African Telecom Union Takes On New Challenges

GABORONE, BOTSWANA (04/06/2000) - What was considered an inefficient Pan African Telecommunications Union (PATU) has been restructured and renamed to face increasing challenges from the rapidly transforming African telecommunications scene. The organization is now called the Africa Telecommunication Union (ATU).

The restructured organization will attempt to bridge differences between the public and private sectors in both policies and operations, according to a paper published after the group's January meeting in Cape Town, South Africa.

ATU's aim is to forge public-and-private partnerships in to develop telecommunications. The new ATU includes both government telecommunications regulators and service providers.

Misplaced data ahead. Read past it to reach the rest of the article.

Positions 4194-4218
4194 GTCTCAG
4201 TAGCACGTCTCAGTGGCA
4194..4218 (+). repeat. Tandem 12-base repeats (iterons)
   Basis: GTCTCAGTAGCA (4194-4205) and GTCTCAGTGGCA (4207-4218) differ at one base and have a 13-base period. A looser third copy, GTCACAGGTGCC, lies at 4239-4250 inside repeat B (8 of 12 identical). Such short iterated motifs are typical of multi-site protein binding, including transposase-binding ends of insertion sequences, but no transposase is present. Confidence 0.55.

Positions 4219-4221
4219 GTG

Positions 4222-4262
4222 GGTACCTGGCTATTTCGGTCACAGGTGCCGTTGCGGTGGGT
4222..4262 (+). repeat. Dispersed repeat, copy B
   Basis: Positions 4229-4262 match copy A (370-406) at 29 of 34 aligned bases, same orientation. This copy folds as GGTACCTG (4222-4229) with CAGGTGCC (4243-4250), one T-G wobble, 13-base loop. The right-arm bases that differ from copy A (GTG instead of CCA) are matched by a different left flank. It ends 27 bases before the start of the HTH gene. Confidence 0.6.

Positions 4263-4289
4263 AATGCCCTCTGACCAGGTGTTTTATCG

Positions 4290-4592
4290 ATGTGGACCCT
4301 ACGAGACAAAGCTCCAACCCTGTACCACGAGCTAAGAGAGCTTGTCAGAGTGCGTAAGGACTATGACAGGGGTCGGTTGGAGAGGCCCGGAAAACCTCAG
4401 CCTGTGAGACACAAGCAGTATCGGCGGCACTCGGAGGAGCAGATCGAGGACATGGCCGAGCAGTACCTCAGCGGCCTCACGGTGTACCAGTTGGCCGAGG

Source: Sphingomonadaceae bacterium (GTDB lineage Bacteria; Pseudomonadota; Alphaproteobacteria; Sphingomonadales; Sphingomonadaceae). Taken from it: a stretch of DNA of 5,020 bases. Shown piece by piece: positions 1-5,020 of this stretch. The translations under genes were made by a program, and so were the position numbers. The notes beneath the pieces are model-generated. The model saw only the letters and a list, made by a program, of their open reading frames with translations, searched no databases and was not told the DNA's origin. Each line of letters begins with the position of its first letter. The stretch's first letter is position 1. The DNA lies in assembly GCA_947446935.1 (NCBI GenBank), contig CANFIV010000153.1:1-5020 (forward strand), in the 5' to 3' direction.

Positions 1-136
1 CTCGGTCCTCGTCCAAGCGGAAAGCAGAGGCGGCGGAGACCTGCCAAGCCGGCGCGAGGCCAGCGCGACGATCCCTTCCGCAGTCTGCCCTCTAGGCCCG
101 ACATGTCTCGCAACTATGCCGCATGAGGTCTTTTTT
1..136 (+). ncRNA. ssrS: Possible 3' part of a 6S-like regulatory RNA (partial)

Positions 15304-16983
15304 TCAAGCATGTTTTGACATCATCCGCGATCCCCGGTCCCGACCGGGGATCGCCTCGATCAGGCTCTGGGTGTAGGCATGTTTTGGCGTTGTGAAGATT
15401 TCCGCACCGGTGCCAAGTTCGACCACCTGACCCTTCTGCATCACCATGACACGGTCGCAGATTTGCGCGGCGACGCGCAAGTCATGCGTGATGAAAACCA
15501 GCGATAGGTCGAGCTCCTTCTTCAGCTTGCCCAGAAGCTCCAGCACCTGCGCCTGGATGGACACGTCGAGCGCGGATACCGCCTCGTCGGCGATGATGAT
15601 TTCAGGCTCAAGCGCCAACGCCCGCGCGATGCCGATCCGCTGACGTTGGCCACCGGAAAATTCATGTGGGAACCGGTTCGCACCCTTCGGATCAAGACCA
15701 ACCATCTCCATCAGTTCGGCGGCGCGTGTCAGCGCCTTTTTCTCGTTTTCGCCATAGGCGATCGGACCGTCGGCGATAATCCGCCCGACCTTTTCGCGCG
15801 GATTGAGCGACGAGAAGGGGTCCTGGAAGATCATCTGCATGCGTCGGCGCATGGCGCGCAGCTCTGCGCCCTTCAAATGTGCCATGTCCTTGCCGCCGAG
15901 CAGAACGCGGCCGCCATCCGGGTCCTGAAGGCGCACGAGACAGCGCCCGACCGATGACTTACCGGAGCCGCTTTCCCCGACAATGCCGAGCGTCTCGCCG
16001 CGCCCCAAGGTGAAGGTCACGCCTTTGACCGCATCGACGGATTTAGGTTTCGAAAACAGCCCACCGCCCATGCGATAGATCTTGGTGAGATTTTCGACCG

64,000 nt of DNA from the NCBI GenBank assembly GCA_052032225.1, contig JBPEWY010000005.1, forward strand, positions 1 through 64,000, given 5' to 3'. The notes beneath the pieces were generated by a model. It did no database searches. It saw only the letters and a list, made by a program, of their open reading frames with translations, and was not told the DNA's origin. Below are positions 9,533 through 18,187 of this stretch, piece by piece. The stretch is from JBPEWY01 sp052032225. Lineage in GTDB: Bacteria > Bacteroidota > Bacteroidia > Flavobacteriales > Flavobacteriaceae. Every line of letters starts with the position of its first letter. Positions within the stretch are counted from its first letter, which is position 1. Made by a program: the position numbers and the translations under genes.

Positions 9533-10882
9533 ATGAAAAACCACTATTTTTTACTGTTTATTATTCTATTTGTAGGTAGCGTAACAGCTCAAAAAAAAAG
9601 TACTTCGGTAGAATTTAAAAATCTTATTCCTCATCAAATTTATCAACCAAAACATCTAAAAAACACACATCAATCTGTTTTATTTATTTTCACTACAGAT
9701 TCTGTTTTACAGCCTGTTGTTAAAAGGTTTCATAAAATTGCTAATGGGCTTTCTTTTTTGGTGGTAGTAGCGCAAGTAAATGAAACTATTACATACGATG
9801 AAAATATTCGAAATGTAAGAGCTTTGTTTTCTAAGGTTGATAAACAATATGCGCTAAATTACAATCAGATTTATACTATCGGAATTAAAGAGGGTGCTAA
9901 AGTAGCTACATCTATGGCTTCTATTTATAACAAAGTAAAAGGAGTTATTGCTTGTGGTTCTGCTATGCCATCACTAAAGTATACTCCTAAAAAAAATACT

Private sector participants will be associates and therefore will not have voting power, the ATU said. But allowing that measure of participation will enable the ATU to more adequately support private-sector infrastructure investment, the organization said.

Kenyan-born Jan Mutai was chosen at the Cape Town meeting to lead the restructured ATU. Mutai will work with the ATU Technical Committee, also formed during the conference, to consider standardization of telecommunications and radio communication in Africa.

In addition to policy formulation, ATU also will serve as a watchdog over financial and technical regulatory plans of member states.

ATU, is a specialized branch of the Organization of African Unity based in Kinsasha, Democratic Republic of Congo. Due to the war there, its home base has been temporarily moved to Nairobi, Kenya.

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